The State of Texas: April 9, 2015
Photo of the Day
Ridiculously luxurious condos with all sorts of amenities are popping up in every major Texas city. But a commanding view from the commode? Seems a bit excessive:
Lou Holtz: legendary coach, skeletal pumpkin, ridiculous sports commentator, and . . . magician. Holtz showed off his amazing skill during a coach clinic hosted by UT. If this whole football thing doesn’t work out, he has a future career at kids’s parties:
Dismissed – Hannah Overton’s long nightmare appears to be over. The case involving the mother and her murder trial over the poisoning of her adopted son had captured the attention of both Texas and the nation. But yesterday, District Attorney Mark Skurka filed a motion Wednesday “to dismiss the capital murder charge against her [and] it was signed by Judge Mario Ramirez,” reports the Corpus Chrisiti Caller-Times. “That means we’re done. The case is over,” San Antonio-based lawyer Cynthia Orr said. The dismissal puts an end to the nearly decade-long case. Overton was arrested in 2006, convicted in 2007, then served seven years in prison. Her capital murder conviction was overturned back in September. While Overton no doubt wants to move forward, those wanting to look back at the infamous case should definitely check out the exhaustive (see: award-nominated, anthologized, and universally praised) coverage by Texas Monthly’s own Pamela Colloff.
Shocking Report – A year and a half ago, a mentally ill inmate at the Harris County jail was found living in degrading and disgusting conditions. Now, an investigation into the incident is finally attempting to place blame. “A grand jury on Tuesday indicted Ricky Pickens-Wilson and John Figaroa, two detention officer sergeants who oversaw the cell block at the county jail where Goodwin’s cell was found in ‘deplorable’ conditions,” according to the Houston Chronicle. “The indictment accuses the two detention officers of signing forms or making entries into jail records saying Goodwin’s cell had been checked for contraband and that excessive trash, if present in the cell had been removed.” Other members of the jail staff were investigated but there appears to be only enough evidence to indict the two men, and it was difficult for prosecutors to prove any kind of intent. Prisoner advocates say the investigation and indictment aren’t enough, questioning how much the sheriff or people higher up the command chain knew and when they knew it. An official with the Harris County prosecutor’s office said, “I think a lot of people dropped the ball . . . but [that] doesn’t mean they committed a crime.” For the record, the prisoner was “found by a sheriff’s office jail compliance team after weeks in a fetid, stinking cell, surrounded by dozens of gnat-infested food trays, shreds of his torn jail uniform hanging from the ceiling, and his toilet, sink, and shower clogged.”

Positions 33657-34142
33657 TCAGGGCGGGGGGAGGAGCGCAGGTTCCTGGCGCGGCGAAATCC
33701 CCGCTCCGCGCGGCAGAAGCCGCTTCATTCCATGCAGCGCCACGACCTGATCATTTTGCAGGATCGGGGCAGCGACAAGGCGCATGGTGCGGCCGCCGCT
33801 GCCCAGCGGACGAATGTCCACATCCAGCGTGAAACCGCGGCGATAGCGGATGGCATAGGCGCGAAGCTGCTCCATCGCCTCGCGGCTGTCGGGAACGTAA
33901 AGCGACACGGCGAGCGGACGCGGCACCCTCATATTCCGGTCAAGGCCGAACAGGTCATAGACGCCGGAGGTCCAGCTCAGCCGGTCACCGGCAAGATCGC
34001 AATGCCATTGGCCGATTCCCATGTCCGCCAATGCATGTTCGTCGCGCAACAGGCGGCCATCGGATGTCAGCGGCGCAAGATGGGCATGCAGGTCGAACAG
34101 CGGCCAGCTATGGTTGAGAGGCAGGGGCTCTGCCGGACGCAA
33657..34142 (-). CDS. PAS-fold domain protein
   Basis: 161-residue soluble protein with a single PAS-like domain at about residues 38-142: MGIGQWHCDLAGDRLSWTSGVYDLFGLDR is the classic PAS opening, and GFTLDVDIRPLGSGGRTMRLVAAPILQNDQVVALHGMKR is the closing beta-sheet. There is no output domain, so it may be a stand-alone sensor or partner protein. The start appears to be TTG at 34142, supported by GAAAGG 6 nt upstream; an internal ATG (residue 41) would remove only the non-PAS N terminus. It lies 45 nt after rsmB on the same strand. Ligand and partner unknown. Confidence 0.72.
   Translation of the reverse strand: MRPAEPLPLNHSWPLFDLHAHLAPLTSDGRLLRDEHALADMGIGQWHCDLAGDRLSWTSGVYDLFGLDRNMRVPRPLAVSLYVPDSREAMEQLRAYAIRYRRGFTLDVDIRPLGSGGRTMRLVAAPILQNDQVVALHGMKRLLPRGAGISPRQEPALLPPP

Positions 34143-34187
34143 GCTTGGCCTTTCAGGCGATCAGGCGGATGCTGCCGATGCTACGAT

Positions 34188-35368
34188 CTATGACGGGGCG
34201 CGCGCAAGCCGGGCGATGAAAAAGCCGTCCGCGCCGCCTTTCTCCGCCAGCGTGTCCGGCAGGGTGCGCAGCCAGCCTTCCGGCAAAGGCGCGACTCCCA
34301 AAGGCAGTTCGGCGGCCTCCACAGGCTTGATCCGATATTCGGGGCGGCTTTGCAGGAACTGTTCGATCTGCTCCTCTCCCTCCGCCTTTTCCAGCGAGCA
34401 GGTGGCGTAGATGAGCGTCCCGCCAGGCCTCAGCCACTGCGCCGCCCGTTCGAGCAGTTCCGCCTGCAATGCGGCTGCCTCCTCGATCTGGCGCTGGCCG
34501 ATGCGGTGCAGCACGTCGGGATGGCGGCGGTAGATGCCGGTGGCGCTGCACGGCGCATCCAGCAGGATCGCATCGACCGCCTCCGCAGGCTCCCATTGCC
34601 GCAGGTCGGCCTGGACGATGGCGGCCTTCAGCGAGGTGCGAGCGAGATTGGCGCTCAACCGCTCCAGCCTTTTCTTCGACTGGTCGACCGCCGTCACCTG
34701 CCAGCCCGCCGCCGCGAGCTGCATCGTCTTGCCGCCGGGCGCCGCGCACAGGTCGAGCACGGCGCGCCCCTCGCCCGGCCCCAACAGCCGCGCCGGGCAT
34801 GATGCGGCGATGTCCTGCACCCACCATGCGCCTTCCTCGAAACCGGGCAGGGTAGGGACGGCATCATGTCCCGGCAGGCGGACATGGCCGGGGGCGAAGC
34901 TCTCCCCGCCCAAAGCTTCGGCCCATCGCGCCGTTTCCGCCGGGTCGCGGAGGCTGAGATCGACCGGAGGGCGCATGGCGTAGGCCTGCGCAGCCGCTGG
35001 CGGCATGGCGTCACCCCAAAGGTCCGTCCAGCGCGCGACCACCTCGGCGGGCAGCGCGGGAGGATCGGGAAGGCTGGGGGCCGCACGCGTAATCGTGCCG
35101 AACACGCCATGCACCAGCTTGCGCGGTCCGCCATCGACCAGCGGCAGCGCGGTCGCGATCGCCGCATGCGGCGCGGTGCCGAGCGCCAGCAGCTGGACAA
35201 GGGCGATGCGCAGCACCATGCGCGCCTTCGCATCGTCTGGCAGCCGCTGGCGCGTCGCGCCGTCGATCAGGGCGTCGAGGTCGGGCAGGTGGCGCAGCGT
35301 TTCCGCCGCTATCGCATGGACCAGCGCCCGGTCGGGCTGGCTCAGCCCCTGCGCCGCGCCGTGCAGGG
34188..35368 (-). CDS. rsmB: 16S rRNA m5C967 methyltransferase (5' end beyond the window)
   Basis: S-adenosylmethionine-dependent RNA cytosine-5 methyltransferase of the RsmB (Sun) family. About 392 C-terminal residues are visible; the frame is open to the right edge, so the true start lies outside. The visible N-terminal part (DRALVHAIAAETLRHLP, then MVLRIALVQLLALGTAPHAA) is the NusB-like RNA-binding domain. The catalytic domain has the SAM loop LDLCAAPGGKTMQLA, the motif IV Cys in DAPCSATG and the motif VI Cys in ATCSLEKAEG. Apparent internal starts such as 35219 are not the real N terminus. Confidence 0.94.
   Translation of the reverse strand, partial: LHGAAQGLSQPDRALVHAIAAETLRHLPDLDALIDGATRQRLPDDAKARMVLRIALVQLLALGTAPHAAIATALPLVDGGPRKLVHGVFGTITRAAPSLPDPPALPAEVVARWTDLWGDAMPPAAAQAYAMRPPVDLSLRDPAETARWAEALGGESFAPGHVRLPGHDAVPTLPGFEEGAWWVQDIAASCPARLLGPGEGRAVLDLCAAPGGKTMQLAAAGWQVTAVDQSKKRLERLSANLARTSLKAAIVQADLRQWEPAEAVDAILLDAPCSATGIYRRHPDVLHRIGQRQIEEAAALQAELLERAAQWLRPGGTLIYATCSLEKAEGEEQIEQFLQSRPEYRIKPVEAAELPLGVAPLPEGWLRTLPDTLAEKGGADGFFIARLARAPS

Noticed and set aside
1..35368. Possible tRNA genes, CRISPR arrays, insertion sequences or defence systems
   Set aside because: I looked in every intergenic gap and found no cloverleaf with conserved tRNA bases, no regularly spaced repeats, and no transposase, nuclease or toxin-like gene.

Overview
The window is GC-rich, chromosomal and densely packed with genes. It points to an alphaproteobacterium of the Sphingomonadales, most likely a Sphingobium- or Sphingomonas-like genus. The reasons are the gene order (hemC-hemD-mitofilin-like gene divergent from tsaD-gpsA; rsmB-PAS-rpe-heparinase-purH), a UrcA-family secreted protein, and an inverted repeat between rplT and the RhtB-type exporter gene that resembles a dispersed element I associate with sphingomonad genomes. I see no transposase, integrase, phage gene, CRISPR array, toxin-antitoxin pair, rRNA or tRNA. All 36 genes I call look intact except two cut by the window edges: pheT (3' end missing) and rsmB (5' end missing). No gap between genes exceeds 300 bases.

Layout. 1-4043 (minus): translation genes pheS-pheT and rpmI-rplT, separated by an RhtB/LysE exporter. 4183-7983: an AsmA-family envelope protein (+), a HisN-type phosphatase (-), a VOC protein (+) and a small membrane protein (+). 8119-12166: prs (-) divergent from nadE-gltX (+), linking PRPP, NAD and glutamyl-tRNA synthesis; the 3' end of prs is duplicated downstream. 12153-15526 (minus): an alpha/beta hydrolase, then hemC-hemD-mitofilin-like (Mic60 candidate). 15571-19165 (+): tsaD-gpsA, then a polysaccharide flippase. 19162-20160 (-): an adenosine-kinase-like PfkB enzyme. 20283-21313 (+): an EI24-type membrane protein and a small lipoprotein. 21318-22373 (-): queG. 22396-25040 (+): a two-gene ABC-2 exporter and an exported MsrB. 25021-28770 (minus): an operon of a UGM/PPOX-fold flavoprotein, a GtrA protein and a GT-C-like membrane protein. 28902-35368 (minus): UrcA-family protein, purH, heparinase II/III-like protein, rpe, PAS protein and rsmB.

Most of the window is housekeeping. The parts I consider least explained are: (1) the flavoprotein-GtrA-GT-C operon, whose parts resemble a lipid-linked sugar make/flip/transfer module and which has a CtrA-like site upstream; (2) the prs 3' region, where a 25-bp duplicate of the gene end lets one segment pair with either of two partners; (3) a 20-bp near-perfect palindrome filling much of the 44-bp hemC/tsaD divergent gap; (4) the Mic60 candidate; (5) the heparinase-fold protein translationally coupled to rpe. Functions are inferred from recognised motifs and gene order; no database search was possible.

School Daze – It seems pretty clear that public school testing is all but meaningless in Texas. Earlier this year, it was announced that high school students who failed a degree-required exam might still be allowed to graduate. Now comes news that even schools are getting off the hook. “Officials say they won’t include math scores on state-mandated standardized tests for students in third through eighth grade when calculating this year’s state accountability ratings,” according to the Associated Press. The kids apparently need a “transition year,” says Michael Williams, the education commissioner of Texas. Of course, any kid worried about testing can always turn to the Internet. The Dallas Mornings News has an interesting look at how testing information is making its way to the web thanks to various social media platforms. Despite the fact that students’ test-related comments and jokes “didn’t reveal the questions,” they did offer “enough clues that a simple web search identified test specifics.” But that would require a Texas student to be rather enterprising, which may explain why officials aren’t that concerned.
Not Our Pastime – It’s always been a little harder to be a baseball team in Texas, a football-loving state. But that became painfully clear after the results of the Loyalty Index, a 23-year-old survey of brand fondness, found that Texas Rangers fans are some of the most unloyal of any MLB franchise. The survey is meant to help teams “identify areas, particularly emotional ones, that need strategic brand coaching,” explains the Morning News, and the grading criteria includes pure entertainment value, authenticity, fan bonding, and history and tradition. Of the thirty MLB teams, the Rangers came in at number nineteen, which is bad but not nearly as bad as the Houston Astros’s position, which was, wait for it, dead last. “So what advice would [the creator of the survey] give [the Rangers] franchise? ‘I’d concentrate on authenticity—how the team plays as a team. I’d highlight the new manager.’”
How Cheeky – The state is always on the lookout for someone trying to get away with an offensive vanity license plate, but when a genius pulls one over on them, perhaps they should just let it go. Three years ago, Safer Hassan got a license plate that reads “370H55V.” For all those nerds out there who had fun with calculators in school, that series of letters and numbers, when read upside down, spells “asshole.” According to KPRC, “the Texas Department of Motor Vehicles is revoking the personalized license plate . . . because it has now been deemed offensive.” Hassan is not sure how they figured it out, especially since even his closest friends don’t know. “The Texas DMV letter alludes to a similar plate that was recently reviewed and rejected. ‘They may have just searched similar type plates,’ Hassan theorized. Hassan said he planned to appeal the state’s decision.”